A privately-funded public library in San Francisco, the Prelinger was founded in 2004 and is operated by Rick Prelinger and his wife, Megan Shaw Prelinger. Together, they've collected more than 50,000 books, periodicals, and other pieces of printed material. Working to bridge the divide between analog and digital, the Prelingers also offer about 4,000 e-books.
Inspired in part by London's Warburg Institute Library, Megan Prelinger built a custom system for organizing the library's collection. Intended to facilitate and emphasize browsing, Megan's system keeps Suburbia next to Domestic Environments and Architecture, which moves into a Graphic Design section. Graphic Design then moves into the library's Typography, Fine Arts, and Advertising sections. There are no card catalogs and printed materials aren't arranged using the Dewey Decimal system like traditional libraries.
Because of the unique cataloging system, the Prelinger Library has been described as serendipitous. It emphasizes the experience of discovering new things. Breaking the mold in another way, the Prelinger couple describe their library as "appropriation-friendly:" Users are encouraged to reuse images and text from the collection in their own projects.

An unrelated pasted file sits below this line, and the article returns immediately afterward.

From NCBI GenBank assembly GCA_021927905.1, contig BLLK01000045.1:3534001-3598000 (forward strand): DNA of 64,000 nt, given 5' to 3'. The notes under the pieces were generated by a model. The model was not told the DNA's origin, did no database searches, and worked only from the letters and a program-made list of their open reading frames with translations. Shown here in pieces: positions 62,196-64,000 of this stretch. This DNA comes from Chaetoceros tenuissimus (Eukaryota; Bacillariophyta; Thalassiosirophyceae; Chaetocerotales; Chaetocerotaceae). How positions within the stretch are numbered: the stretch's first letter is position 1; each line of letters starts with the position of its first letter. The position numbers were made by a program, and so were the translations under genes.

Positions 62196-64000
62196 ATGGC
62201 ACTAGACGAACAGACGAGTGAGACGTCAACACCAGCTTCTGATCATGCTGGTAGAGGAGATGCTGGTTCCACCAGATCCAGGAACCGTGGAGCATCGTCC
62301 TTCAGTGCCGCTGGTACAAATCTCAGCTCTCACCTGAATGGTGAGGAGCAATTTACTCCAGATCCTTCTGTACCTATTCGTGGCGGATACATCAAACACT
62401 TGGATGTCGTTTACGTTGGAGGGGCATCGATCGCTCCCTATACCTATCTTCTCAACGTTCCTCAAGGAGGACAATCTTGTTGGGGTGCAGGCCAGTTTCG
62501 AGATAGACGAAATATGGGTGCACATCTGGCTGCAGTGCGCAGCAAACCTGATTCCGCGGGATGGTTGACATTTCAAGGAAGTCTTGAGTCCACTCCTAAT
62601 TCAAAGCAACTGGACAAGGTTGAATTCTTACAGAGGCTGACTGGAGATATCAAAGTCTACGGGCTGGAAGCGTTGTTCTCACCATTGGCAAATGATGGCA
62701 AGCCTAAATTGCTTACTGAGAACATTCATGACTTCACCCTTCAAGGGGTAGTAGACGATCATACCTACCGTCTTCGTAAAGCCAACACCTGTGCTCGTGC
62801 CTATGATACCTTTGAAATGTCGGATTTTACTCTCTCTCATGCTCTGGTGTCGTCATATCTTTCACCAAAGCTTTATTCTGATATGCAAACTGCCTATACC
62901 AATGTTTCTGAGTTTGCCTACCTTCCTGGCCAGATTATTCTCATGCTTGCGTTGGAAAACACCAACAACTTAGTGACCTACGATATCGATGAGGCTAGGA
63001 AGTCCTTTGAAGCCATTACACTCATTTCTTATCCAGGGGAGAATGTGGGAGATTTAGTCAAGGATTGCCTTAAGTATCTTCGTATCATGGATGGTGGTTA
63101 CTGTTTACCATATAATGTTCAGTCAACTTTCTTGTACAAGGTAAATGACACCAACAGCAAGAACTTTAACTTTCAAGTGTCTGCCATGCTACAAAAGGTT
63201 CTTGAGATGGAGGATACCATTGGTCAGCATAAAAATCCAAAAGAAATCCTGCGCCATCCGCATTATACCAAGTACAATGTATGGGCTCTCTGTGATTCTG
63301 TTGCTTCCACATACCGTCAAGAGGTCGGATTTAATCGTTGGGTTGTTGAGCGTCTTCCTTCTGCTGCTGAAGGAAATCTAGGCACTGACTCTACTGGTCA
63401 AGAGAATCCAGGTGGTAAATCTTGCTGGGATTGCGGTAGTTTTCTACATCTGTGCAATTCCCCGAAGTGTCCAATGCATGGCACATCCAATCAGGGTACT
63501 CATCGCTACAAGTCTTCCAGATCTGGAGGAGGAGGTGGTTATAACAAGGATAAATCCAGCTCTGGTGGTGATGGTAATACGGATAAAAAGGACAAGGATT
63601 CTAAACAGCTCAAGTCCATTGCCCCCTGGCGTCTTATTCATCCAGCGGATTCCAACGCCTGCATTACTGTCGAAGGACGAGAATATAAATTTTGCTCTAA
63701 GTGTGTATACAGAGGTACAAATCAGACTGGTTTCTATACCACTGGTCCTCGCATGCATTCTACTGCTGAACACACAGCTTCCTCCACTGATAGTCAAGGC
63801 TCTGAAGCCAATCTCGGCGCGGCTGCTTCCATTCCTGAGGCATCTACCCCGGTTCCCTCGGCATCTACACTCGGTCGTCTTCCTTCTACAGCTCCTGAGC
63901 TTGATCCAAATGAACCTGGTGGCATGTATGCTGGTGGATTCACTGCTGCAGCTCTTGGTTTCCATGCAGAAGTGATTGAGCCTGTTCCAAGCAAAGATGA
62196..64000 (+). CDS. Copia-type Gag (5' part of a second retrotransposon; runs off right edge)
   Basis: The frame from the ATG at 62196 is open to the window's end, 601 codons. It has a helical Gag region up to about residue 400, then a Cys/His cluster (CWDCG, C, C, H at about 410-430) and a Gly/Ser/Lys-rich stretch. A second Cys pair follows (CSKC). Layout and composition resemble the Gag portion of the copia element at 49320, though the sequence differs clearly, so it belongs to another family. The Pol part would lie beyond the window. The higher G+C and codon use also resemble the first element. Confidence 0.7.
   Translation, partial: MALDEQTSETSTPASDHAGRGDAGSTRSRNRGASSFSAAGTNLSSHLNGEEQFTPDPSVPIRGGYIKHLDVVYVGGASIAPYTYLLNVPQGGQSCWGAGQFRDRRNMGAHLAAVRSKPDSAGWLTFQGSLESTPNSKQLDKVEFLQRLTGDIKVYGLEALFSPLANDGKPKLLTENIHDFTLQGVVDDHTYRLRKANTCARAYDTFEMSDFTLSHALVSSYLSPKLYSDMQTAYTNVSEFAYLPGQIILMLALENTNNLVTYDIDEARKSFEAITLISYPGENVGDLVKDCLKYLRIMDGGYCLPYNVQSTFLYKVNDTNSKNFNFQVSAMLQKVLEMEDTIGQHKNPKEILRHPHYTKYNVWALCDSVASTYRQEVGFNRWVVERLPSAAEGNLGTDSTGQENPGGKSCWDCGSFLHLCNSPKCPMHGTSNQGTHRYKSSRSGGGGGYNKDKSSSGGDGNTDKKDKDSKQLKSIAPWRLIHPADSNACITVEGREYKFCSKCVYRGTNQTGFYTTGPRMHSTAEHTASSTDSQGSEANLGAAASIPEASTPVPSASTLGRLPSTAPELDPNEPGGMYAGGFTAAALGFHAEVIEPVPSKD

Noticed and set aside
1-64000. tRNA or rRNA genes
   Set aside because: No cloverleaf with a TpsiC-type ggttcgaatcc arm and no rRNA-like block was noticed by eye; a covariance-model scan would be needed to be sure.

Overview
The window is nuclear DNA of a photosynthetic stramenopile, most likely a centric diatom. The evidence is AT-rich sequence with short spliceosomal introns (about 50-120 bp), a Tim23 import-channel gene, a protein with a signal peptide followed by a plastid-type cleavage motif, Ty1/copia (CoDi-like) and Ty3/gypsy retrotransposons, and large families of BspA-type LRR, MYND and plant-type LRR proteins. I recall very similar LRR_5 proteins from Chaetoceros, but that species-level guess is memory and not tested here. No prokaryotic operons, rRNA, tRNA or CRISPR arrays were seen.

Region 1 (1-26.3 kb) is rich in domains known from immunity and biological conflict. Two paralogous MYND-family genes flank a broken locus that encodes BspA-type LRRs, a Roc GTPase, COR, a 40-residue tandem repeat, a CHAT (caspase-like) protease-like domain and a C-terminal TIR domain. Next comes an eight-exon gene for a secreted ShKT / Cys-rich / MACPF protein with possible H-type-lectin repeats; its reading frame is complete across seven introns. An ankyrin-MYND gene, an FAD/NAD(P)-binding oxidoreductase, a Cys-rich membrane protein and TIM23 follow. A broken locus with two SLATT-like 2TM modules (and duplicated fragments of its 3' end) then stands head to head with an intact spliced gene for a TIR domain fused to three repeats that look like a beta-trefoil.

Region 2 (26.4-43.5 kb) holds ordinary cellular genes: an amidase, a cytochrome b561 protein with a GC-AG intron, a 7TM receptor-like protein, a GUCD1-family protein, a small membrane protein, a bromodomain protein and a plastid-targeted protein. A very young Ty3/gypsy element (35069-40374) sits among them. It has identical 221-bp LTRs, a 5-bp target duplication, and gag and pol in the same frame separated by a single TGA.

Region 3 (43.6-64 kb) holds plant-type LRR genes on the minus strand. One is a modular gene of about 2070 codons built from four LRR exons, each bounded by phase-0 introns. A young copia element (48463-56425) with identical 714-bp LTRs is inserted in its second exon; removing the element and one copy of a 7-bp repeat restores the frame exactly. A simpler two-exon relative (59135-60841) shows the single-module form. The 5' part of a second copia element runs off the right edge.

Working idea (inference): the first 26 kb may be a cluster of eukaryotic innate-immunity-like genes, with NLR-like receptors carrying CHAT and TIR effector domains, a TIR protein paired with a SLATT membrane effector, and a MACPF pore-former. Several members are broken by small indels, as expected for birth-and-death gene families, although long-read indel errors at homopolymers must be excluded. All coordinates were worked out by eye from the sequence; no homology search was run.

The collection includes materials on the North American landscape; city planning; infrastructure; natural history; the history of industry, manufacturing, and extraction of raw materials; media and technology; advertising, consumerism, and marketing; school textbooks from 1880-1970; regional, urban, social, and cultural history; radical and labor history; the history of ephemeral and nontheatrical film; periodicals titled "Social Hygiene," "Candy Manufacturers and Confectioners Journal," "Uranium;" and much more.